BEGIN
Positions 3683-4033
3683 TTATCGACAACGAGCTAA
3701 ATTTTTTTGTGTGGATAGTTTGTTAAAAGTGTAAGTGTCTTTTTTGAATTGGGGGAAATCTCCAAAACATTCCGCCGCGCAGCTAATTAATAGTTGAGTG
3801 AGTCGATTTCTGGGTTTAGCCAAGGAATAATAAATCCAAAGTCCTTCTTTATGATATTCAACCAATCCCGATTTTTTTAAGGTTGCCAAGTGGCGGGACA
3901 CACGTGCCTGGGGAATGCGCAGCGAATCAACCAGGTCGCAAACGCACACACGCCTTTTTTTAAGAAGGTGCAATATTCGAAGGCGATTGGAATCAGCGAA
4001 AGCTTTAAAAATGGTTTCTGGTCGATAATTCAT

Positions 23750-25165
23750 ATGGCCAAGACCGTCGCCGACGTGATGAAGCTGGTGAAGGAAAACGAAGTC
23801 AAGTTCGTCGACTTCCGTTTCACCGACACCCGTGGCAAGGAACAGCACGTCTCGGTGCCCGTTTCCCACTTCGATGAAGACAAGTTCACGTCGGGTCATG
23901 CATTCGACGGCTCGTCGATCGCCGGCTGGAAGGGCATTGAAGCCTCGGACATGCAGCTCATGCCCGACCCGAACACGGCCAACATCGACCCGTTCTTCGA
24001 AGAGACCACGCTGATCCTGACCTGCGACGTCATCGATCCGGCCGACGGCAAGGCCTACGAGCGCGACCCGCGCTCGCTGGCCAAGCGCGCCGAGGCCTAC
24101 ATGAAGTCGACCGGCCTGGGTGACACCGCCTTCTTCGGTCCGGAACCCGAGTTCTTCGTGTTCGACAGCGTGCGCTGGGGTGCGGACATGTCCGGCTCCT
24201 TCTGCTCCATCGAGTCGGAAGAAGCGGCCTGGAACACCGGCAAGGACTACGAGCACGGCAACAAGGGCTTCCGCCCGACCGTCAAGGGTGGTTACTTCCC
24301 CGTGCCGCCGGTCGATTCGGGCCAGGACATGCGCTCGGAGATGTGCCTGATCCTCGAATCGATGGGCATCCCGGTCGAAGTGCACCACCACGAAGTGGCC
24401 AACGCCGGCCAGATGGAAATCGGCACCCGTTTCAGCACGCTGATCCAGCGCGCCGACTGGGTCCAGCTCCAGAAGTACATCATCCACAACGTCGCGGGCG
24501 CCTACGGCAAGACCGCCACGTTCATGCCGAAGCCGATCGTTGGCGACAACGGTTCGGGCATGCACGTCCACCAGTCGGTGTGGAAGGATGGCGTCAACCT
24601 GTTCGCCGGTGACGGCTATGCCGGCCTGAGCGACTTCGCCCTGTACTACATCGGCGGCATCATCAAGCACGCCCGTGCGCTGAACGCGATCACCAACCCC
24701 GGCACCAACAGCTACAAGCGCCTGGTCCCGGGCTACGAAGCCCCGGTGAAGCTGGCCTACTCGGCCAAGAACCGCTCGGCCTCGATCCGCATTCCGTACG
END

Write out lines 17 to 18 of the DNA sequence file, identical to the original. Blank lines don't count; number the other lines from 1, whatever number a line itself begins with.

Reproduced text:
24601 GTTCGCCGGTGACGGCTATGCCGGCCTGAGCGACTTCGCCCTGTACTACATCGGCGGCATCATCAAGCACGCCCGTGCGCTGAACGCGATCACCAACCCC
24701 GGCACCAACAGCTACAAGCGCCTGGTCCCGGGCTACGAAGCCCCGGTGAAGCTGGCCTACTCGGCCAAGAACCGCTCGGCCTCGATCCGCATTCCGTACG